Momentum continues to grow for the Afghan Adjustment Act, with Senators Moran and Shaheen joining as cosponsors after working with bipartisan group of senators to strengthen vetting language

WASHINGTON - U.S. Senators Amy Klobuchar (D-MN) and Lindsey Graham (R-SC) announced additional support for the Afghan Adjustment Act, their bipartisan legislation to allow Afghans with temporary status in the United States to undergo additional vetting and apply for permanent legal residency, after working with Senator Jerry Moran (R-KS) to make updates to the vetting procedures in the bill. Currently, Afghans who were admitted on temporary status can only apply for permanent legal status through the asylum system or Special Immigrant Visa process (SIV), which both face severe backlogs and long processing times. Senator Jeanne Shaheen (D-NH) will also cosponsor the bill.

The legislation was originally introduced in August by Senators Klobuchar, Graham, Chris Coons (D-DE), Roy Blunt (R-MO), Richard Blumenthal (D-CT), and Lisa Murkowski (R-AK). Representatives Earl Blumenauer (D-OR) and Peter Meijer (R-MI) lead companion legislation in the House of Representatives. 

“Giving our Afghan allies a chance to apply for legal status is the right and necessary thing to do,” said Klobuchar. “The bipartisan updates to our Afghan Adjustment Act that I worked on with Senator Moran and other cosponsors further bolster vetting procedures for newly arrived Afghans. I will continue working with my colleagues on both sides of the aisle to advance this bipartisan legislation and provide Afghans who sought refuge in the U.S. with more legal certainty.” 

“I’m glad to see momentum growing on our bipartisan legislation to deal with the Afghan parolee problem in a manner that enhances our national security and keeps our commitment to those who helped us at their own peril,” said Graham. “This legislation starts us down a road of creating a strong vetting program to protect our national security while allowing for Afghans who risked their lives for America to move forward in the process while determining what to do with other parolees we brought to the U.S. after our hasty withdrawal from Afghanistan. Most have no place to go, and it is imperative that we protect our own nation while also not abandoning those who were there for us in the fight. This is a complicated endeavor, and we’re thankful for the input from our colleagues as we move forward.”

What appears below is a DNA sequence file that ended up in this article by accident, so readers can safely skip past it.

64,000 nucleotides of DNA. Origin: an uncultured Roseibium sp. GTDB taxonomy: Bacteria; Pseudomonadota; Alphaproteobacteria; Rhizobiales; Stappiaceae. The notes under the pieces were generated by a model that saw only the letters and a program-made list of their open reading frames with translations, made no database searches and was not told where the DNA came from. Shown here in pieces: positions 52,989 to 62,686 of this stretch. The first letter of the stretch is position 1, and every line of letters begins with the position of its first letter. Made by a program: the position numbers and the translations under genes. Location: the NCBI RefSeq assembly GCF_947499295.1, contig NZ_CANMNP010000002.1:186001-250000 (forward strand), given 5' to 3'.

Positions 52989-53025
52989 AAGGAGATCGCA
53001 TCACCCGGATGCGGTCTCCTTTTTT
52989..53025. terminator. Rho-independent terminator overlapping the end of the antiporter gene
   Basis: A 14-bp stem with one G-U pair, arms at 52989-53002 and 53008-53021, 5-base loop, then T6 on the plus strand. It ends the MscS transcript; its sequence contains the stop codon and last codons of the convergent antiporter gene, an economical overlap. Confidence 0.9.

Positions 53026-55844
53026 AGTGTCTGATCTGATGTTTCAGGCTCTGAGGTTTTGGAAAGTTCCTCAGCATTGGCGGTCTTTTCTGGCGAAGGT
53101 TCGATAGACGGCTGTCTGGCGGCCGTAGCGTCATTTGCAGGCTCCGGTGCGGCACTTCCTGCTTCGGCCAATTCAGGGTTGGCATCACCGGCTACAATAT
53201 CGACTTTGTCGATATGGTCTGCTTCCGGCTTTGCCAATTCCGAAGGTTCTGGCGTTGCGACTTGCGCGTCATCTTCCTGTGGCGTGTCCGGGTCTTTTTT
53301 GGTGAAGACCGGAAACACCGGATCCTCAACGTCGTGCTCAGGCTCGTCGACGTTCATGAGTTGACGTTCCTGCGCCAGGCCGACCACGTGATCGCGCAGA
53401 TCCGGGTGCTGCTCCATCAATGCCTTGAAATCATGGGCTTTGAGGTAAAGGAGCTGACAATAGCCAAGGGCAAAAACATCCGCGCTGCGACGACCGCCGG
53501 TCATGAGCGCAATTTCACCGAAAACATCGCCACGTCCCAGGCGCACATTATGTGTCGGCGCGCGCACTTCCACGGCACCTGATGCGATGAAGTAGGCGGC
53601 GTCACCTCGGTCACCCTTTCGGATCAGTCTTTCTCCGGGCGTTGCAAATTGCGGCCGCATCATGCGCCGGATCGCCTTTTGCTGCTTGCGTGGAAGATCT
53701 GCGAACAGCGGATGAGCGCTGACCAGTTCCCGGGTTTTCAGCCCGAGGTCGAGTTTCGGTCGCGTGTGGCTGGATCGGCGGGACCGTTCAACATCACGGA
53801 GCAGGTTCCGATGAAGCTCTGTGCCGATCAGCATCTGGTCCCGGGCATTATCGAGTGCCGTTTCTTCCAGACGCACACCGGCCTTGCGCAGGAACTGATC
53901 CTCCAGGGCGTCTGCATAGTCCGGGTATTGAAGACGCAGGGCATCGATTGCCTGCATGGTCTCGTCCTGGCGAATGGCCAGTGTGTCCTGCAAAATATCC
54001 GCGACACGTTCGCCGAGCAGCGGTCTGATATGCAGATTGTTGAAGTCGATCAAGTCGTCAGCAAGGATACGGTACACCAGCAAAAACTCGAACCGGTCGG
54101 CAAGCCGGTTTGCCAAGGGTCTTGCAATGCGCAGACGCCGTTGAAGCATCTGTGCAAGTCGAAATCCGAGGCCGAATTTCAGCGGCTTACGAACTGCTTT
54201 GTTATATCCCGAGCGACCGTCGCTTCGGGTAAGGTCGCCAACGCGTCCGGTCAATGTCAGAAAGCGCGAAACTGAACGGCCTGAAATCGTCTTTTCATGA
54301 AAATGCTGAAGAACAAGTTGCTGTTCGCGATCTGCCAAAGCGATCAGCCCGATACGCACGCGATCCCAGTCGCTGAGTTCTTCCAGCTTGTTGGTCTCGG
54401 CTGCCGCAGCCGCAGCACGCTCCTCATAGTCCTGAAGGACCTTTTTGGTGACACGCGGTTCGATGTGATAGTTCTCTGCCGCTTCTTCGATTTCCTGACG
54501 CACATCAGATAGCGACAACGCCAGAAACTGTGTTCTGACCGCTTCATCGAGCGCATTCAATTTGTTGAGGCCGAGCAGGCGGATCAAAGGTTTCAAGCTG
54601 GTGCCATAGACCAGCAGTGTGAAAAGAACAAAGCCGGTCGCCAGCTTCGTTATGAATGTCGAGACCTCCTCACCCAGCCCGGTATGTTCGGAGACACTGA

“The withdrawal from Kabul resulted in the deaths of American soldiers and stranded thousands of our Afghan allies behind enemy lines,” said Moran. “For two decades countless Afghans stood by our servicemembers and risked their lives and their families’ lives to support our troops in Afghanistan. Veterans of the Afghan War are now calling for Congress to provide safety and certainty for their allies and friends who assisted them in battle. We must answer that call and establish a pathway for our Afghan partners to begin a new life in the United States. This legislation will put a program in place to protect our national security while also keeping our promise to those who risked their lives for America.”

“The U.S. made a promise to our Afghan allies to keep them safe – tens of thousands of whom have now made homes in America. Those who came to the U.S. during the evacuation and relocation deserve the opportunity to apply for permanent status – that’s why the Afghan Adjustment Act is so important,” said Shaheen. “As a leader who’s fought to protect the rights and safety of Afghan women and strengthen the SIV process to protect Afghan allies, I remain committed to ensuring the U.S. upholds its duty to the Afghan people.”

The updates to Afghan Adjustment Act outline specific requirements, including mandatory in-person interviews for all applicants and agency briefings to Congress on proposed vetting procedures prior to implementation. They also mandate that the State Department develop a contingency plan for future emergency evacuations, including standard practices for screening and vetting foreign nationals to be relocated to the U.S.

Modeled after bipartisan bills that Congress has passed in the wake of other humanitarian crises, including the Vietnam War, the Afghan Adjustment Act would: 

  • Allow Afghans on humanitarian status who submit to additional vetting to apply for permanent legal status. For these Afghans, the primary options under current law to gain permanent status are through our asylum system or the burdensome SIV process;
  • Expand the SIV program to include previously omitted groups, including the Female Tactical Teams of Afghanistan, the Afghan National Army Special Operations Command, the Afghan Air Force, and the Special Mission Wing of Afghanistan;
  • Establish a task force to develop and implement a strategy for supporting Afghans outside of the United States who are eligible for SIV status and require the Department of State to respond to congressional inquiries about SIV applications.

The legislation has received the endorsement of organizations including the Iraq and Afghanistan Veterans of America (IAVA), Veterans for American Ideals, With Honor Action, Association of Wartime Allies, Church World Service, National Immigration Forum, International Refugee Assistance Project (IRAP), Afghans For a Better Tomorrow, Voice for Refuge Action Fund, Immigrant ARC, Afghan-American Foundation, Human Rights First, and the Advocates for Human Rights.